Isabel Allende (through talented translator Margaret Sayers Peden) regales us with a lyrical epic of nonstop adventure. Her sparkling new novel enchants a fresh generation of readers with its astounding spirituality --- and keep us tingling with anticipation throughout its mystical tale.
Alexander Cold, in the midst of his 15th year, finds himself shipped off to his Grandmother Kate so that his father can concentrate on cancer treatments for Alex’s mother. Kate, a writer of some renown and a bit of an eccentric, whisks Alex off to the Amazon with her International Geographic entourage. The teen’s mind whirls from all the sudden changes, but he soon becomes entranced with the expedition.
Suspicion starts to grow around some members of the party. The stated objectives of a couple of nefarious types seem at odds with their actions. Fortunately, Alex teams up with Nadia, the guide’s daughter, and the two form a bond which unites them throughout the journey. They go into each day with open minds, allowing them to see the good in evil-appearing individuals, and the bad disguised as beauty in others.
The goal of the International Geographic voyage involves tracking down the mythical Beast, rumored to be nine feet tall, very strong, and possibly deadly, reminiscent of Big Foot, Yeti or the Abominable Snowman in tropical style. While searching for the creature, Alex and Nadia encounter the People of the Mist, an indigenous Indian tribe capable of blending into their surroundings as though disappearing. The Indians snatch the two kids, and an even more fantastical adventure unfolds. Their interactions with the primitives help the young people understand the world from the jungle dwellers’ point of view. The lesson that life exists beyond the school campus, the mall and the movie theater becomes clearer with each thrilling new scene.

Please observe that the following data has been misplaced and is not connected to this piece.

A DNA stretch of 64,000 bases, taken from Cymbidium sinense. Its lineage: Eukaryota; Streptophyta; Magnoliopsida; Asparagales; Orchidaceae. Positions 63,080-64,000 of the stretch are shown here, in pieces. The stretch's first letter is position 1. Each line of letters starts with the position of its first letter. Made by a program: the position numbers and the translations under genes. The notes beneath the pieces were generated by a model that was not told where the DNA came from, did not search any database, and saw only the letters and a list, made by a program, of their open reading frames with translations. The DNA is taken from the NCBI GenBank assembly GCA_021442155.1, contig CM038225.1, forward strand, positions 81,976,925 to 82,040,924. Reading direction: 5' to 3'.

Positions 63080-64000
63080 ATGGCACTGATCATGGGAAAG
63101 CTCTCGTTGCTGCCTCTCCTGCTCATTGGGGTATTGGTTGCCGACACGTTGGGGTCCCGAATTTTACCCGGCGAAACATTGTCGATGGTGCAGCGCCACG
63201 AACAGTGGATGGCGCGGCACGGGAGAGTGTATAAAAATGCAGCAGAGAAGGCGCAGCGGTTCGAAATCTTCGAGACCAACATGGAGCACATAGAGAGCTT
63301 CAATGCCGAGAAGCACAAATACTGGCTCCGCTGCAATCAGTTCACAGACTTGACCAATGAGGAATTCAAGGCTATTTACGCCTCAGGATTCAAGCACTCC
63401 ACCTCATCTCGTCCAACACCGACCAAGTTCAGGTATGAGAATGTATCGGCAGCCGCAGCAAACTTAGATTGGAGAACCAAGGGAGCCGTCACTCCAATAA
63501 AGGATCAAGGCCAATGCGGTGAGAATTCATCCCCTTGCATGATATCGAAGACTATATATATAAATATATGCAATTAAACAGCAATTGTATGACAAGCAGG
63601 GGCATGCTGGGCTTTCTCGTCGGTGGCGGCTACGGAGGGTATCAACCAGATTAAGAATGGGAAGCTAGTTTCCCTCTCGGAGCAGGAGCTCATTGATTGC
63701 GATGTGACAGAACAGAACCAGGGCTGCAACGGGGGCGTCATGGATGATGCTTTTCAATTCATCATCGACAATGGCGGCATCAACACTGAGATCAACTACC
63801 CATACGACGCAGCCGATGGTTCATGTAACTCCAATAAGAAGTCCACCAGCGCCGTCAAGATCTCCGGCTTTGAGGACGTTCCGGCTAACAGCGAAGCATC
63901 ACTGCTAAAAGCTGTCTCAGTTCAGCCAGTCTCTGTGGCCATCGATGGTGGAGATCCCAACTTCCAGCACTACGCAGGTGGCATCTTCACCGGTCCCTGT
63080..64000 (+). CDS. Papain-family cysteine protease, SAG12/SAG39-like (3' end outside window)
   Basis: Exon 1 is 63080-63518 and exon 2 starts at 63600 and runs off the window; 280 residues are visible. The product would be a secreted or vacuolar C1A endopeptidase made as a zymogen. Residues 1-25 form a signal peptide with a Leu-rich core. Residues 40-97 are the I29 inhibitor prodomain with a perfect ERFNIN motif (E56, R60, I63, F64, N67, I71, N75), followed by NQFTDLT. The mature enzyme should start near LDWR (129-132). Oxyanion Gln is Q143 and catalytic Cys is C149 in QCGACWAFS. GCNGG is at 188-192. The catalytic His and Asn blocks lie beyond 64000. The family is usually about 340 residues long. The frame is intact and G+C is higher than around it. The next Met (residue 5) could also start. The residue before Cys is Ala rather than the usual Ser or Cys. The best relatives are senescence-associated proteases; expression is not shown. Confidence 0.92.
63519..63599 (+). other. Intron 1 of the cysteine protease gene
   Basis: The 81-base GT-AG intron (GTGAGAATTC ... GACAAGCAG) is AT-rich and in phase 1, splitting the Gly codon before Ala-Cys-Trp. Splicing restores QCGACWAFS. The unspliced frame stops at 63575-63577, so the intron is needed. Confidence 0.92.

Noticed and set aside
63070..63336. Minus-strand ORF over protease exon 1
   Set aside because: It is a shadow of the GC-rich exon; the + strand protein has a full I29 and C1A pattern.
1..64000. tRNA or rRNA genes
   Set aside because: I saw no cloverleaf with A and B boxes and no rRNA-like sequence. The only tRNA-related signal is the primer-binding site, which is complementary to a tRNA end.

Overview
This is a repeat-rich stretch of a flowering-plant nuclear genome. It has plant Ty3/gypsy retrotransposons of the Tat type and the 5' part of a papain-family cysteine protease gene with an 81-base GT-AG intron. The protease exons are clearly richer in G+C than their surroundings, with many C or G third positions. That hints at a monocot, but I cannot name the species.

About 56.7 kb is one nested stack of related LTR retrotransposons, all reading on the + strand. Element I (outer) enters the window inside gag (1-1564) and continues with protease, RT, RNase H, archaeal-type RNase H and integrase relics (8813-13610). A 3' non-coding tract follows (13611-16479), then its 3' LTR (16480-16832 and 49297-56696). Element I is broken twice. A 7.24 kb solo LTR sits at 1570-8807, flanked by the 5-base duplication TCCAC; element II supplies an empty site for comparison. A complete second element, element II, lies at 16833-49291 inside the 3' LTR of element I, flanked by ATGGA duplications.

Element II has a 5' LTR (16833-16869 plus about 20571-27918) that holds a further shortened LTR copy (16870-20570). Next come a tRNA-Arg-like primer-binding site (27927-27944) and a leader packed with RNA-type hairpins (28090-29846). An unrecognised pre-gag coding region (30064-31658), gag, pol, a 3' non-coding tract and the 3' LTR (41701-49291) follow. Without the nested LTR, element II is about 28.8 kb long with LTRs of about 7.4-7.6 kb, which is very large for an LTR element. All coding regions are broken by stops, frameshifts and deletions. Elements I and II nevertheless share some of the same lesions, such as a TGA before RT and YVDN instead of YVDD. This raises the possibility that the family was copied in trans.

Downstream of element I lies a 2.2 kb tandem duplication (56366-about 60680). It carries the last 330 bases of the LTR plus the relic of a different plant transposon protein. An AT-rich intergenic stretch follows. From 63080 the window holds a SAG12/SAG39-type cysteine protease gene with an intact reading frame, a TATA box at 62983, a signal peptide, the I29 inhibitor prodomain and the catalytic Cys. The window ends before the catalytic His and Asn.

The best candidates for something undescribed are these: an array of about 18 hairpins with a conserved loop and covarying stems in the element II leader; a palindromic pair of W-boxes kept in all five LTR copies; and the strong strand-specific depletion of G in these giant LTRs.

The People of the Mist test Alex and Nadia with harrowing experiences, teaching them about their culture and values. In exchange, the tribe learns to trust --- and even rely on --- the teens. Eventually, they set Alex and Nadia off on a journey to El Dorado. There, the two find unlikely treasures, valuables that may enrich their lives in unforeseen ways if they can survive the many obstacles in their paths. Making the right decisions becomes a matter of life or death.
Isabel Allende seamlessly educates us while we’re in the grip of her ceaseless suspense. Ill treatment of the Indians, catastrophic decisions about the environment, and corrupt officials all get equal play in CITY OF THE BEASTS. More than one moral winds its way through the jungle with the youths.
Fans of Harry Potter note that you won’t find funny-named potions and whimsical spells in these chapters, but there is unmistakable magic in Allende’s words and enough adventure for the boldest among you. While slated as suitable for readers ten and up, it certainly wouldn’t be for the faint of heart, as more than one character falls prey to an untimely death or gruesome injury. Since the Amazon is a wild and unforgiving place, the author has not sugar coated the story. Bad things happen, even to good people, and CITY OF THE BEASTS makes that point more than once.
Whatever the age of the reader, Allende’s first book for young adults is sure to be a huge hit. And maybe, just maybe, Alexander Cold will venture out on another quest in the near future. I, for one, would be disappointed if he did not.
Reviewed by Kate Ayers on April 27, 2004
City of the Beasts